THE CHANGING LANDSCAPE
Making systematically sound strategic decisions under uncertainty requires an approach that avoids this dangerous binary view. Rarely do managers know absolutely nothing of strategic importance, even in the most uncertain environments. What follows is a framework for determining the level of uncertainty surrounding strategic decisions and for tailoring strategy to that uncertainty.
Four levels of uncertainty
Available strategically relevant information tends to fall into two categories. First, it is often possible to identify clear trends, such as market demographics, that can help define potential demand for a company’s future products or services. Second, if the right analyses are performed, many factors that are currently unknown to a company’s management are in fact knowable—for instance, performance attributes for current technologies, the elasticity of demand for certain stable categories of products, and competitors’ plans to expand capacity.
The uncertainty that remains after the best possible analysis has been under- taken is what we call residual uncertainty—for example, the outcome of an ongoing regulatory debate or the performance attributes of a technology still in development. But quite a bit can often be known despite this. In practice, we have found that the residual uncertainty facing most strategic-decision makers falls into one of four broad levels.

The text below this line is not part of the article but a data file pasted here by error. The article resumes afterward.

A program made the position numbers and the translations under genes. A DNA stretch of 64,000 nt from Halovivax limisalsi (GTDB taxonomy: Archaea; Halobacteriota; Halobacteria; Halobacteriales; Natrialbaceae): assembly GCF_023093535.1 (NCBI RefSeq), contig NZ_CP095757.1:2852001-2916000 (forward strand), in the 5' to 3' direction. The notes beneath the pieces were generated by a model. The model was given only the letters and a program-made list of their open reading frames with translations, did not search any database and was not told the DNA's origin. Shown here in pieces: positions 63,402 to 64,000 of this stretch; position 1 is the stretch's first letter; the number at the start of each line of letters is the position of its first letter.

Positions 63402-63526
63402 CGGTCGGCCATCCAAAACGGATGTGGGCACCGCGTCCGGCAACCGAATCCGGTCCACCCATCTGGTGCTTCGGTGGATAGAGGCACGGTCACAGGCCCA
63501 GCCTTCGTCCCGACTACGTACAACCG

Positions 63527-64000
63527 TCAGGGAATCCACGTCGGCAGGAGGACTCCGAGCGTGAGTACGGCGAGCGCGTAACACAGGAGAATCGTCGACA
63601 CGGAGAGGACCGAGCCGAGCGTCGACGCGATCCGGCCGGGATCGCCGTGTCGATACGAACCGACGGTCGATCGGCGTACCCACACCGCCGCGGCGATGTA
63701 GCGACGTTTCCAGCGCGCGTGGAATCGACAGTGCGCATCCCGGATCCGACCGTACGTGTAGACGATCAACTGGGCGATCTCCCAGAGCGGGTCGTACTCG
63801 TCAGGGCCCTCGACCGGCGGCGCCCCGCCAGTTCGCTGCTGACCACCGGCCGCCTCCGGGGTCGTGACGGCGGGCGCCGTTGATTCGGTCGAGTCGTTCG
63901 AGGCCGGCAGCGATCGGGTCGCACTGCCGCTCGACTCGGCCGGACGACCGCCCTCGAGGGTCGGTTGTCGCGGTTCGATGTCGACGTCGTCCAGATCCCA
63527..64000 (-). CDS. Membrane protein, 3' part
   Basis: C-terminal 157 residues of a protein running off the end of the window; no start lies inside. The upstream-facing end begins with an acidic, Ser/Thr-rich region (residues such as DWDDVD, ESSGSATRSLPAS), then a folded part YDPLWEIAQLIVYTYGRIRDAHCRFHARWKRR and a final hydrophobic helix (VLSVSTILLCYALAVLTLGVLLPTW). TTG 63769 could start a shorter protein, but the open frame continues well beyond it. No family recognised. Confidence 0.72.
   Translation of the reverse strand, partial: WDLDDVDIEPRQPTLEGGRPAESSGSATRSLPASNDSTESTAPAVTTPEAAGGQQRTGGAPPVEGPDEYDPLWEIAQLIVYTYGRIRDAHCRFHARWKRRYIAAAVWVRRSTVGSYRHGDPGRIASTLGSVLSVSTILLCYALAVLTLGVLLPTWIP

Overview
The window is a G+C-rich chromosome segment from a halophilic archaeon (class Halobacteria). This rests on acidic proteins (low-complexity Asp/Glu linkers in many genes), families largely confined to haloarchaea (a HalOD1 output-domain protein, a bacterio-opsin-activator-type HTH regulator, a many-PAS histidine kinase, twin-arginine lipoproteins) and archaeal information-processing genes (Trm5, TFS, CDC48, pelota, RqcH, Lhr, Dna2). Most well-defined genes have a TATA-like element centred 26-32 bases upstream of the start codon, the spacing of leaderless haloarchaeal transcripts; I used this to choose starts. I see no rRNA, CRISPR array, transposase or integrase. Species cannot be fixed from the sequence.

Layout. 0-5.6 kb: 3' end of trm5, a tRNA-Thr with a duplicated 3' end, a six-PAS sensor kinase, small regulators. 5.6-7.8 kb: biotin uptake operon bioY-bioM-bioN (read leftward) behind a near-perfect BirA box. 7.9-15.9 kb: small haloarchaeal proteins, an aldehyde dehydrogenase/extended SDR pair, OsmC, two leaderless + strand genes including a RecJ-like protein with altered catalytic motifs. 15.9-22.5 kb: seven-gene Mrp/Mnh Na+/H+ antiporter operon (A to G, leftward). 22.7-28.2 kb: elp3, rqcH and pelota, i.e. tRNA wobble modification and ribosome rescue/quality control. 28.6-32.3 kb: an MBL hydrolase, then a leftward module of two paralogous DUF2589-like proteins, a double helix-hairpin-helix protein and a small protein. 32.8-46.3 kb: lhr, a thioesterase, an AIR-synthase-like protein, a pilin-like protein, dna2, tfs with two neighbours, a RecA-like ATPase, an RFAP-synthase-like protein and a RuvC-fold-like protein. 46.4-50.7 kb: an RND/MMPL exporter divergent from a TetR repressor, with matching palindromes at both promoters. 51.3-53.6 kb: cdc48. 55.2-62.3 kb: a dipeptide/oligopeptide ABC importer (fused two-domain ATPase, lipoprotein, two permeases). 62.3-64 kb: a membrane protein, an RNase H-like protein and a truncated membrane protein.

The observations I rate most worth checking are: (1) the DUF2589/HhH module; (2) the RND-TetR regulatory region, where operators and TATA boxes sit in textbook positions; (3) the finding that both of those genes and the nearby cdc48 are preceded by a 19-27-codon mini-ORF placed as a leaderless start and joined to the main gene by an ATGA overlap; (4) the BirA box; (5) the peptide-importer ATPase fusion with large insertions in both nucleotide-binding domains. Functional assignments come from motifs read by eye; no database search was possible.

Level one: A clear enough future
The residual uncertainty is irrelevant to making strategic decisions at level one, so managers can develop a single forecast that is a sufficiently precise basis for their strategies. To help generate this usefully precise prediction of the future, managers can use the standard strategy tool kit: market research, analyses of competitors’ costs and capacity, value chain analysis, Michael Porter’s five- forces framework, and so on. A DCF model that incorporates those predictions can then be used to determine the value of alternative strategies.
Level two: Alternative futures
The future can be described as one of a few discrete scenarios at level two. Analysis can’t identify which outcome will actually come to pass, though it may help establish probabilities. Most important, some, if not all, elements of the strategy would change if the outcome were predictable.
Many businesses facing major regulatory or legislative change confront level two uncertainty. Consider US long-distance telephone providers in late 1995,